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The fixture that Eddie Jones never wants to see England play again

By Liam Heagney
(Photo by David Rogers/Getty Images)

Ex-England boss Eddie Jones exited Twickenham with a Sunday evening parting shot for the RFU. During his time in charge and before he took over from Stuart Lancaster for the 2016 Six Nations, the rugby authorities would annually pencil in an end-of-season match at HQ between England and the Barbarians.

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This tradition must have privately grated with Jones because, on the back of leading the Barbarians to their 48-42 Killik Cup victory over Steve Hansen’s World XV in a 14-try thriller, he took issue with the idea of England playing the Baa-Baas.

It was June last year when such a match-up was last held, Jones’ England charges getting humiliated 52-21 by a heavily influenced Barbarians side coached by Fabien Galthie.

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The Barbarians experience is second to none | Being Barbarians

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The Barbarians experience is second to none | Being Barbarians

That was very much an understrength England selection as the match took place on the same weekend at the Gallagher Premiership final between Saracens and Leicester, and numerous other Test squad front-liners were also absent as Jones rested them ahead of the tour to Australia.

It left his second-string England selection badly beaten and if that traditional fixture is ever to be revived against the Baa-Baas, Jones wants the RFU to start being more honest about it. “I can speak as a former England coach – I don’t think England should play the Barbarians unless it is a younger team.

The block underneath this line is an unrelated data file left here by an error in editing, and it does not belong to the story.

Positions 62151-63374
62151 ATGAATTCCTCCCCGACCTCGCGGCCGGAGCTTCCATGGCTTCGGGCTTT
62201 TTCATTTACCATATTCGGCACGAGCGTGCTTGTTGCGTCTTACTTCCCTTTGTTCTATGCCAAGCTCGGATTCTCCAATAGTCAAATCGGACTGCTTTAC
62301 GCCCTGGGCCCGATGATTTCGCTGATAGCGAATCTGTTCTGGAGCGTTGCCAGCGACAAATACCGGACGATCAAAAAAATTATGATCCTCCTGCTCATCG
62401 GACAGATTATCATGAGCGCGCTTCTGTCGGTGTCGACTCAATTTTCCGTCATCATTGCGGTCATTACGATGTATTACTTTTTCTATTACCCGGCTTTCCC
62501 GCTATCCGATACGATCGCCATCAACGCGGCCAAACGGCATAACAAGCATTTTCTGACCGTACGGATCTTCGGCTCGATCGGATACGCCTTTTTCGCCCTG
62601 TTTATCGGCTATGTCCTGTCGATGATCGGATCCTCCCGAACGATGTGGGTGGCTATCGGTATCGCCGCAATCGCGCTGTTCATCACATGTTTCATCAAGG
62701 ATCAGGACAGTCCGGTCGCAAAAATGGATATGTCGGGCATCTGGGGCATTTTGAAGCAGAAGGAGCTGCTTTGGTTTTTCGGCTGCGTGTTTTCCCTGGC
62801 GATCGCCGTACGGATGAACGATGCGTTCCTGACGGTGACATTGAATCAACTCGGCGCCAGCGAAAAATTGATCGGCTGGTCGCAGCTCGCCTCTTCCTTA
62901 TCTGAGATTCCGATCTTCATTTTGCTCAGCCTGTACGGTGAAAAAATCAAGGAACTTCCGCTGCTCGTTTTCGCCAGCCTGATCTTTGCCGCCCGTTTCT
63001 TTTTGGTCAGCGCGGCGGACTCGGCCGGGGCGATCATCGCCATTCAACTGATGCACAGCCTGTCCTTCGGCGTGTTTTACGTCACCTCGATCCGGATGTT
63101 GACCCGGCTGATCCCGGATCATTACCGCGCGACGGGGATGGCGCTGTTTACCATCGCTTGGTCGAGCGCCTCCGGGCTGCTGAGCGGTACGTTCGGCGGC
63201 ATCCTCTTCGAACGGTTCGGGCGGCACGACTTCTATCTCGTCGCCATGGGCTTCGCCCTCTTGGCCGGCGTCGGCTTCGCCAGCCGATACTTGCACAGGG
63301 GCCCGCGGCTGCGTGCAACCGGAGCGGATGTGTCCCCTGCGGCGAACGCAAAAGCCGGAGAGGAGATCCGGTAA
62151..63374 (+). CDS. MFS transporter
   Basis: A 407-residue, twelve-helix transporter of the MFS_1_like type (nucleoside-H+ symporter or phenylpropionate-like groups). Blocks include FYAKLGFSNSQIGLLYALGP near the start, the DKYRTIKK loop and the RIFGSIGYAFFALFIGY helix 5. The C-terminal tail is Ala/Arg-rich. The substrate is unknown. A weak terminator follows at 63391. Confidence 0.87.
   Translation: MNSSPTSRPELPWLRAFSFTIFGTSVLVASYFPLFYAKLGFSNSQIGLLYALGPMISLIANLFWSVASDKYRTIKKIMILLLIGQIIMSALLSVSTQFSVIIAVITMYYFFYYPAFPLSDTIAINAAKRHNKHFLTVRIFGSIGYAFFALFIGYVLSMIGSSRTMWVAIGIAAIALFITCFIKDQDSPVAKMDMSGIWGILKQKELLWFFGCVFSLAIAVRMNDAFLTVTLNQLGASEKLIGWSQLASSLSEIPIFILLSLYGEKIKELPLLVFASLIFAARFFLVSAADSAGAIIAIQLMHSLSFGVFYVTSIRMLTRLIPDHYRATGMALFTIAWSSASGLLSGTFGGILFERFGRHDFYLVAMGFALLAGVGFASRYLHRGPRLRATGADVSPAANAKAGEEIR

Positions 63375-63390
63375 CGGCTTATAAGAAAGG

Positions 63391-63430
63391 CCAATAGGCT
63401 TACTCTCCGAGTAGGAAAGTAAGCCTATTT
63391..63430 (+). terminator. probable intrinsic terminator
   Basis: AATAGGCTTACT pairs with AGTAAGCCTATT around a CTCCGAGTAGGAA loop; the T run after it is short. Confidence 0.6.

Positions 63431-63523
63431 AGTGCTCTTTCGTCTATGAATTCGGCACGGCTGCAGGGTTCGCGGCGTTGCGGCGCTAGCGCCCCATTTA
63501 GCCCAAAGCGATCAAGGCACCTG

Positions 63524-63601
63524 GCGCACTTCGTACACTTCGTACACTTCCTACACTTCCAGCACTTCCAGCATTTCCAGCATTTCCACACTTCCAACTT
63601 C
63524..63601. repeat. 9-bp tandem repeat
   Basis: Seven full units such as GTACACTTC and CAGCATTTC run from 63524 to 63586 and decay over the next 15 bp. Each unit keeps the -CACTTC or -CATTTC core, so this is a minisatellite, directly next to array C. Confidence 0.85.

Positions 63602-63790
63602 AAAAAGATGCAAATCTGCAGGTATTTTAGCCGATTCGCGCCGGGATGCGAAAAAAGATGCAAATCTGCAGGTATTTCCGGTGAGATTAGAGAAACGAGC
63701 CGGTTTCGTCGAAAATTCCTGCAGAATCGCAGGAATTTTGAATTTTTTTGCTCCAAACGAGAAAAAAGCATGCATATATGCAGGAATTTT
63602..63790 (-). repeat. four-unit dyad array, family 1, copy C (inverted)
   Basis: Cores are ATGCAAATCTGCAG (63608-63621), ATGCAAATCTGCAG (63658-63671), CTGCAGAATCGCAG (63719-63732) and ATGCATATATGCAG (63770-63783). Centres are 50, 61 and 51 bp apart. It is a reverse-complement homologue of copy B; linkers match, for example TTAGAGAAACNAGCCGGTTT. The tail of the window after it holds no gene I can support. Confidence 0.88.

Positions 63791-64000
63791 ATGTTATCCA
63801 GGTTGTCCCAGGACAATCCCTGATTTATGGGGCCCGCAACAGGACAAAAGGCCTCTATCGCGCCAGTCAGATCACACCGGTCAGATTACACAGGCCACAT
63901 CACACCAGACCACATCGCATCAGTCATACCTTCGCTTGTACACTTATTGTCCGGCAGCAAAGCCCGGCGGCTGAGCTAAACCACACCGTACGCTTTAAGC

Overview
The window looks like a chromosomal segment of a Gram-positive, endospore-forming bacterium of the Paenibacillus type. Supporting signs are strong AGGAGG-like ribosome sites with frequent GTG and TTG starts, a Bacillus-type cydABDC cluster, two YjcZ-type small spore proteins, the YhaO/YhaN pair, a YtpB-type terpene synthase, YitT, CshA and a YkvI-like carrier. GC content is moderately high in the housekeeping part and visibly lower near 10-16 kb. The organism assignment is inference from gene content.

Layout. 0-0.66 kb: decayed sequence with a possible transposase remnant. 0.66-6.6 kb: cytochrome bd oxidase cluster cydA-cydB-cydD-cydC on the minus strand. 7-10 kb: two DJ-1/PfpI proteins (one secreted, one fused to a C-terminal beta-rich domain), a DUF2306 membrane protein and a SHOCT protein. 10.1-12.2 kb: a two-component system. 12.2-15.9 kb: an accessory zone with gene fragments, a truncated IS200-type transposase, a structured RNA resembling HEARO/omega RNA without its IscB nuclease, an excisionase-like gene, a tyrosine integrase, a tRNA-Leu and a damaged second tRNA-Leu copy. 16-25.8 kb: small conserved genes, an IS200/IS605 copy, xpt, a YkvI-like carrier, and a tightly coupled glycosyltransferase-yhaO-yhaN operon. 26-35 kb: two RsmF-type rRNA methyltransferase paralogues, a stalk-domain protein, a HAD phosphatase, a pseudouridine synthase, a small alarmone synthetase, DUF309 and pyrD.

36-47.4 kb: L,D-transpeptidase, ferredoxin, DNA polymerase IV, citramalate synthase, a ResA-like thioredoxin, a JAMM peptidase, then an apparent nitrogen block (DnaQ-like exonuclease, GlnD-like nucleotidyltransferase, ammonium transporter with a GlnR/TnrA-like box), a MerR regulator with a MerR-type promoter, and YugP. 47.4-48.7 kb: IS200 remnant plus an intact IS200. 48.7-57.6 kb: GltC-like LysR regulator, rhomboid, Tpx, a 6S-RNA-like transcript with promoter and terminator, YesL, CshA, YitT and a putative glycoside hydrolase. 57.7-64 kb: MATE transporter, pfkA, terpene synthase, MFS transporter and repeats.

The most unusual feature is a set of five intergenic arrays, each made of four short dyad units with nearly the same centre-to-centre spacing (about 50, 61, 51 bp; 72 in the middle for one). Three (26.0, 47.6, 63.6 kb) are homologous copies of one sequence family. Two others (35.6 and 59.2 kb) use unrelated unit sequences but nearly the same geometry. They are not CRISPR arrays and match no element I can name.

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“At this time (of the year), you can never pick the England team so it shouldn’t be called England. It should be called England President’s 15 or something like that. Playing against the Barbarians is a great idea but to try to sell it as England is not honest it’s not honest.”

Jones would very much prefer the idea of Sunday’s Baa-Baas versus World XV concept being repeated given the calibre of crowd it attracted compared to your typical England game.

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“Having a festival game like this at the end of the season, when it is all done and dusted, you had 33,000 and just walking around the crowd, I reckon 80 per cent were young kids.

“If we can inspire 20 per cent of those kids to play rugby, be rugby followers, then it is such a great vehicle to drive the game forward and it was on free-to-air TV, so a lot more people have got access to watch it. This is about building almost the culture of rugby, a game like this.”

Whereas 11 months ago he was left mugged as the England boss by Galthie’s far superior Barbarians, Jones basked in his role reversal this past week and was beaming that he has now also coached the world’s most famous invitational club to a Twickenham victory with a performance that very much exited.

“We wanted to win but we wanted to play good rugby. I felt the first half the quality of rugby was exceptional from both teams. Second half with the heat both teams got a little bit tired, but the first half particularly was well worth the price of a ticket,” he said.

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What did it feel like to be coaching back at Twickenham just six months after his final match in charge of England? “Fantastic. Sun shining, no overcoat on, no scarf on, just a shirt. Fantastic. Loved it.”

As for the memories of English Rugby HQ that his return stirred, he said: “Just good ones. Seven years here, it’s the longest I have ever coached a team. I loved every minute of coaching here, loved every minute of coming back.”

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